Question about 1998 Dodge Ram 1500 4WD
I disconnected my battery to connect my amp for my subwoofer and after I was done I connected the battery and started the truck and all my gauges were freaking out and it was beeping. After all this I drove it and the battery kept dying out so I thought it was the altinator I put a new one in and it was still not holding a charge and I kept dying out. So I took it to auto zOne and they couldn't even tell what was wrong because it wouldn't read after being plugged in. Some are saying its my PCM and some say ECM what one is it?
Sounds like you grounded something out hooking it up, hope you hooked it up right at the battery, any where else you could of fried stuff. Are you sure the amp is good, what amps does it pull, could be pulling to many to where your battery can't handle it.. I would check all the wires you used, did you use the right gauge of wire, to run power ? It should be at least 4g or smaller, the longer the wire, the more it will pull
To check if your PCM is still good, make sure your battery is charged, then with key in ignition, turn it to the on position but dont turn it over, do this 3 times fast and the last time leave it in the on position, then look at where your mileage read out is,, if it says NO BUS, then there's a good chance your PCM is bad, if it says P Done, that means there are no codes in it, or if a code comes up.
Posted on May 08, 2014
Ok. First of all, the PCM and ECM are both referring to the same thing: ECM is Engine Control Module and PCM is Powertrain Control Module - same thing. Now before you go making a mountain out of a molehill because of everyone's suggestion just think about what was done when all this first started. You installed an amp for your subwoofer and then everything went crazy right? So something happened when you installed the amp and all you need to do is retrace your steps and check all that you did. It sounds like maybe you hooked up the amp wiring incorrectly - did you connect the amp power by running a wire directly from the battery to the amp, or did you splice into a wire in the car to get power to the amp? Same with the ground wire. Check both of those and if you didn't already run a separate, direct wire (with a fuse!) from the battery to the amp, then you need to. The ground should be wired directly from the amp to the chassis and not spliced into an existing one. I you did all that already, then look for wiring thAt May have been damaged during the install. It should be as simple as that.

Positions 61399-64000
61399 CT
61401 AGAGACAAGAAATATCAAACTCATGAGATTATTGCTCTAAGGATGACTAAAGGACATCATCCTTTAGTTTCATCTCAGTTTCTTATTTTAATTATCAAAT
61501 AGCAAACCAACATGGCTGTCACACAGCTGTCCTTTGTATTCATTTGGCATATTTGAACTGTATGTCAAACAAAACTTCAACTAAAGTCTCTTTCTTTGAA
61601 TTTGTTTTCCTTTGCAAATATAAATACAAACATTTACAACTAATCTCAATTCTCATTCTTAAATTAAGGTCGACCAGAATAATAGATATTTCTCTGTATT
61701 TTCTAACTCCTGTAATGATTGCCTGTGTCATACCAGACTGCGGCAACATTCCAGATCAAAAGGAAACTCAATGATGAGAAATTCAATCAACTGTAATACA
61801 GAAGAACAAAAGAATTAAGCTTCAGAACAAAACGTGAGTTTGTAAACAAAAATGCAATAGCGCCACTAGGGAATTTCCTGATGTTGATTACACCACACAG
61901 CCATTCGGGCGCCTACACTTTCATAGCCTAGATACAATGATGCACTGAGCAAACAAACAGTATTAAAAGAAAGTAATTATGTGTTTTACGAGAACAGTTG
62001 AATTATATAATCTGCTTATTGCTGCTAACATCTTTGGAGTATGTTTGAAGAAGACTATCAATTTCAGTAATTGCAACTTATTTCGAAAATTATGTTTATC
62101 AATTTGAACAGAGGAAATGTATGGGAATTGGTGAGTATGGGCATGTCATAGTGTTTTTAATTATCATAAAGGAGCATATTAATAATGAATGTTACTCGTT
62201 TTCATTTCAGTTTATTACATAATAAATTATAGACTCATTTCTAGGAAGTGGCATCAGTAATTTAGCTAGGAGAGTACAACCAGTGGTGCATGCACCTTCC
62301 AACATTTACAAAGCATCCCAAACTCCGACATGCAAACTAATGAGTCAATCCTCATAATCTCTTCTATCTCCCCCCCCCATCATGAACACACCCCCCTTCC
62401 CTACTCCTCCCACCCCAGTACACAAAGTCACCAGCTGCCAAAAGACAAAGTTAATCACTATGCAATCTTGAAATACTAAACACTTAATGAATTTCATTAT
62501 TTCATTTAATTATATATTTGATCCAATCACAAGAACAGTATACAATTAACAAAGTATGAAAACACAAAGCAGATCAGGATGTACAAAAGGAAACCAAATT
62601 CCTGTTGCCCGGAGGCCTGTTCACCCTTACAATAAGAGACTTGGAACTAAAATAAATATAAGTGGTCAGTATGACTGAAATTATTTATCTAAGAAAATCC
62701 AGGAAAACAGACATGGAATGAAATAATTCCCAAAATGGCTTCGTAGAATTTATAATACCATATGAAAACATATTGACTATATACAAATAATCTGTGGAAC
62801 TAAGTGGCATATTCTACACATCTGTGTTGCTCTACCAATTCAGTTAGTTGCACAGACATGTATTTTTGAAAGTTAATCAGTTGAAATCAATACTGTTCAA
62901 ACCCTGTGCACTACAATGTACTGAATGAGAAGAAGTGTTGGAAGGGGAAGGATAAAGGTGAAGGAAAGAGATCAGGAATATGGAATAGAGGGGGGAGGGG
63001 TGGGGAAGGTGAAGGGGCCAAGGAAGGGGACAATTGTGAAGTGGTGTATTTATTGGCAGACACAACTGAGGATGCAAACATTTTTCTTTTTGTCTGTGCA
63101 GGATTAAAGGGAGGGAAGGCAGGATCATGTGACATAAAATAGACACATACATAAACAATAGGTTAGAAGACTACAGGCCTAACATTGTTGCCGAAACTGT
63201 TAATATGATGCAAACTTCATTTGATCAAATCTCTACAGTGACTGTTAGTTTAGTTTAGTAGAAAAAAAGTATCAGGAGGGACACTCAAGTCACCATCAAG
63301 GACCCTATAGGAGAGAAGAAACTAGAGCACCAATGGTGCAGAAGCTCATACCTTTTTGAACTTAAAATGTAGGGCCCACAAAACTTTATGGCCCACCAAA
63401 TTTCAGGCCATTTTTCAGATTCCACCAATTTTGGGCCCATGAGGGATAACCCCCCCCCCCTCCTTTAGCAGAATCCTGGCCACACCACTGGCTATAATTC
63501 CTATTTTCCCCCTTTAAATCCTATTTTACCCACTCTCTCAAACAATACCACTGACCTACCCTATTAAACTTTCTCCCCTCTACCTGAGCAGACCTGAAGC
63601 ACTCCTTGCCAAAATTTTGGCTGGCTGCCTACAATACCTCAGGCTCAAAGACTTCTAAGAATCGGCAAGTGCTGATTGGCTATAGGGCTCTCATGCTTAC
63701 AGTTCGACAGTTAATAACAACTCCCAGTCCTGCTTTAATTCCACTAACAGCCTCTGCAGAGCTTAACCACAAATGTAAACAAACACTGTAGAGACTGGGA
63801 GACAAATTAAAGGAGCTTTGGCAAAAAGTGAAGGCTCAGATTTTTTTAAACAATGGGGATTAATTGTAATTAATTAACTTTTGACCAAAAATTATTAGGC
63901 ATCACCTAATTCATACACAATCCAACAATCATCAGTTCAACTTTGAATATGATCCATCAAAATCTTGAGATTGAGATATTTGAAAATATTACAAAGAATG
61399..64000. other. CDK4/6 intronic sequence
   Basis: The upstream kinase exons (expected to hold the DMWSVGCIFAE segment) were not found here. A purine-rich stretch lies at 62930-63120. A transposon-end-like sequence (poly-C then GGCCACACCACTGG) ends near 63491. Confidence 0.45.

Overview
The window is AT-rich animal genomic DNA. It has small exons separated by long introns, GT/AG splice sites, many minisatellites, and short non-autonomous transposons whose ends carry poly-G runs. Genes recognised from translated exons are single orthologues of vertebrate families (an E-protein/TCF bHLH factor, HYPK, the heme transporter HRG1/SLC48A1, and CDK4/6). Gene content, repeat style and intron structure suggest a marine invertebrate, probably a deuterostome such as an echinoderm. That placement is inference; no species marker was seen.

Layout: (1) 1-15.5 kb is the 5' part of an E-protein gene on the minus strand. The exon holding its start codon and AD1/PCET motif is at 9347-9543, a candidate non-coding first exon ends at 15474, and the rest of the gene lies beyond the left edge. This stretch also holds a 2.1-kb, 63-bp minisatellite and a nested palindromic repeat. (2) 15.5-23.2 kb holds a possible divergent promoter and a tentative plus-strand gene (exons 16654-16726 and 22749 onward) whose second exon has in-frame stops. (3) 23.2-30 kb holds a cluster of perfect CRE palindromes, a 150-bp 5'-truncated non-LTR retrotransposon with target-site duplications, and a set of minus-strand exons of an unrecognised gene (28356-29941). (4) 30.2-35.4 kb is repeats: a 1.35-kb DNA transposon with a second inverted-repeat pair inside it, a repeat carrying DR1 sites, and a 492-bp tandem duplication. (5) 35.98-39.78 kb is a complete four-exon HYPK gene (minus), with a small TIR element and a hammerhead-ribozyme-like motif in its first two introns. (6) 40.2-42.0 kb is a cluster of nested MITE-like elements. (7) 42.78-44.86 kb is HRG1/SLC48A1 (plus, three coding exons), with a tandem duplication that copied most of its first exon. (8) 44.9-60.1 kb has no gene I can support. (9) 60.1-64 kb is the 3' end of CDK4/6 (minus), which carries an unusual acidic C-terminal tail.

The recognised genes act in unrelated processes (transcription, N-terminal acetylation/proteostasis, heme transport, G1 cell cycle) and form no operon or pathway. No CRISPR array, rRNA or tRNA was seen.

Posted on May 06, 2014
Check your batter cables. Sounds like they got brittle and broke when you disconnected them.
Posted on May 06, 2014
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Posted on Jan 02, 2017
It's almost never a pcm. You need to check things like the fuel pressure when this happens. I'd take it to a better shop as alot of tests require special equipment.
Posted on Jul 14, 2009
I would take it somewhere and have it checked out but here are instructions to replace pcm.
But again I would take it to a shop to have it checked. Could be alot of things
Posted on Dec 24, 2010
SOURCE: Truck was parked for a
With the truck running, use a multi-meter to check the + and - on the battery for around 14.2-14.6 volts. If the voltage is lower than this, there is a fault in the charging circuit. Check the Alternator Fuse to see if it is blown, trace the wires to the alternator and check for damage to the wires. If all looks good, you may have gotten a bad alternator. An ignition switch failure can also prevent the alternator from charging, but since your vehicle runs your ignition switch is probably fine.
Posted on Mar 10, 2011
SOURCE: i have a 1990 dodge
you need to check your electrical system with a digital volt meter-when the vehicle sits overnight, the battery should read about 12.5 volts before startup. You should get the same (or very close) reading at the large post on the rear of the alternator, then start it up. Readings should go to close to 15 volts, and gradually drop down to close to 14 volts at idle, again at the battery and the rear of the alternator. If it is much less than 14 (like 13) or more than 15 (like 16) you have a problem either with the voltage regulator or the ecm.
Posted on Mar 22, 2011
SOURCE: Possible PCM/ECM problem
Unfortunately that's not the case. Your battery was obviously strong enough to start the truck , and once started, the charging system increases system voltage to its operating range of 12.5v - 13.8v. Your battery may have only failed its AMP capacity and needed to be changed for that reason only. What is most common on your vehicle is when the battery goes dead or has been removed ,the ECM loses its learned memory and starts fresh again when the battery is hooked up again. Your start and stall, and / or stall in reverse is a result of the "minimum air rate adjustment" needing readjustment to compensate for age and wear. The dealer changed your battery but also did the "min. air rate" at the same time because if they didn't , you would still have your initial complaint of stalling in reverse.
Posted on Feb 23, 2014
Testimonial: "Well I must say that almost 100 days later, and my 1999 Durango is still running great, so the battery change appeared to be the problem..."
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